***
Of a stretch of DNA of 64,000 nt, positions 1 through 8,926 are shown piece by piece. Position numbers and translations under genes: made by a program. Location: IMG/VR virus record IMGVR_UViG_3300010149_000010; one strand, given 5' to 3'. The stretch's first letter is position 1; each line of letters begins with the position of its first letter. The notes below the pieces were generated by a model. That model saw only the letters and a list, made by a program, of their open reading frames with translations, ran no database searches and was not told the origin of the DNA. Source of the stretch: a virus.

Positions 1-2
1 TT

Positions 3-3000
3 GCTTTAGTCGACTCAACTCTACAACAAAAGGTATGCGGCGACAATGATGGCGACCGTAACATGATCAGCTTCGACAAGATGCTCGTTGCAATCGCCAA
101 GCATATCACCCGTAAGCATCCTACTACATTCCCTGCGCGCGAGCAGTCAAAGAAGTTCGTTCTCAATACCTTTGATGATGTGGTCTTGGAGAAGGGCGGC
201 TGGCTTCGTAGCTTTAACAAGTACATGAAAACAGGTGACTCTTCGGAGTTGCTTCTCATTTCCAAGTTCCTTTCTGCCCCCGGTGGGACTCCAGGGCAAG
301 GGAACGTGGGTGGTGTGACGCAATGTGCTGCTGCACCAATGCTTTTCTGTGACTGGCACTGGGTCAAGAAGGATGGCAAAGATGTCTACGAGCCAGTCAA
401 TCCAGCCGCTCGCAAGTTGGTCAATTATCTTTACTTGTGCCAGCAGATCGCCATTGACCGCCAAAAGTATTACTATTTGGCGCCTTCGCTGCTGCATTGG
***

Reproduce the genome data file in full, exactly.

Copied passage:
Of a stretch of DNA of 64,000 nt, positions 1 through 8,926 are shown piece by piece. Position numbers and translations under genes: made by a program. Location: IMG/VR virus record IMGVR_UViG_3300010149_000010; one strand, given 5' to 3'. The stretch's first letter is position 1; each line of letters begins with the position of its first letter. The notes below the pieces were generated by a model. That model saw only the letters and a list, made by a program, of their open reading frames with translations, ran no database searches and was not told the origin of the DNA. Source of the stretch: a virus.

Positions 1-2
1 TT

Positions 3-3000
3 GCTTTAGTCGACTCAACTCTACAACAAAAGGTATGCGGCGACAATGATGGCGACCGTAACATGATCAGCTTCGACAAGATGCTCGTTGCAATCGCCAA
101 GCATATCACCCGTAAGCATCCTACTACATTCCCTGCGCGCGAGCAGTCAAAGAAGTTCGTTCTCAATACCTTTGATGATGTGGTCTTGGAGAAGGGCGGC
201 TGGCTTCGTAGCTTTAACAAGTACATGAAAACAGGTGACTCTTCGGAGTTGCTTCTCATTTCCAAGTTCCTTTCTGCCCCCGGTGGGACTCCAGGGCAAG
301 GGAACGTGGGTGGTGTGACGCAATGTGCTGCTGCACCAATGCTTTTCTGTGACTGGCACTGGGTCAAGAAGGATGGCAAAGATGTCTACGAGCCAGTCAA
401 TCCAGCCGCTCGCAAGTTGGTCAATTATCTTTACTTGTGCCAGCAGATCGCCATTGACCGCCAAAAGTATTACTATTTGGCGCCTTCGCTGCTGCATTGG